Love Drops, Prescription Stories, & the Ineffable Fabric of the Weird

“When the world gets weird, get weirder.”


The motto arrived as I was purchasing a unicorn headband to wear on a visit to my ailing grandmother who has Alzheimer’s. These visits are filled with grief, and bring on all kinds of sensations of feeling powerless in the face of someone you love.

And sometimes: you just need a unicorn horn to remind you … of the big wonderful world that holds beauty with horror, love with grief, grace with fear, and wisdom with inexperience.

Did you know that weird originates from the term wyrd?

It refers to destiny and fate, and is associated to Parcae, the Latin name for the Fates— the three goddesses who spun, measured, and cut the thread of life. It has a complex meaning spun from the languages of Norse and Old English, and speaks to a weaving of one’s future as being woven out of the strings of our past.

As I listened for you today,
(As is my practice before sitting down to write these story letters to you…)
what came was LOVE DROPS.

Perhaps what is most needed when the world feels like it’s topsy turvy.
Not a long love letter pontificating my adoration of you.
Just a few drops of tangible love in action.

Today I bring you Stories as Medicine:
(aka: Story Prescriptions)

Because sometimes all you need is a new story:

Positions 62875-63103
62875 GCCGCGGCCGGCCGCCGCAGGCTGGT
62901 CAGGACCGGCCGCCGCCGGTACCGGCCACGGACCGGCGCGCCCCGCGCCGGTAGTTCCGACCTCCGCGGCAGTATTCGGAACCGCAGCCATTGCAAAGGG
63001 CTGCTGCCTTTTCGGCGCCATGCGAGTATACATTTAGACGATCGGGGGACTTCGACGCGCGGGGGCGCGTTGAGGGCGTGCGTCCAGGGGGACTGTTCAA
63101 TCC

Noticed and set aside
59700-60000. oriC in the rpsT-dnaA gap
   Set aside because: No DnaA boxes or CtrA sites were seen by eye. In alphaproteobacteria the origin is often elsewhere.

“Mind is constellated through all the stories that are told within the relationship that forms the mind. Elders insisted that if we don’t like who we are or what’s happening in our lives, we need new stories. Nothing is wrong with us, they would say. We just need new stories. LMM saw one elder counsel a soon-to-be-released convict in a prison yard sweat. The convict told the elder that the doctors and parole officers and officials had little hope for him since he had bipolar, and antisocial, and attention deficit disorders, among others. The elder countered, “There’s nothing wrong with you. You’re a good man. You just grew up with some bad stories. Stick with us and we will give you new stories. Good stories. Stories to live a good life by. Then you will be well. Don’t listen to them doctors. They don’t know all that much anyway.” This exchange was followed by several other people there giving testimonials about how their stories changed as a result of working with this elder, and therefore, their lives were better. The man felt much better after hearing all this. They had given him hope.”

~ Construction of an Aboriginal Theory of Mind and Mental Health by Lewis Mehl‐Madrona Gordon Pennycook

(Gratitude toTad Hargrave for bringing this story to my attention.)


Story as Initiation: a 12 month journey of Story as a Path to Initiation

“What we are doing here is so important, we better not take it too seriously.” ~ Suzuki Roshi

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Leah Lamb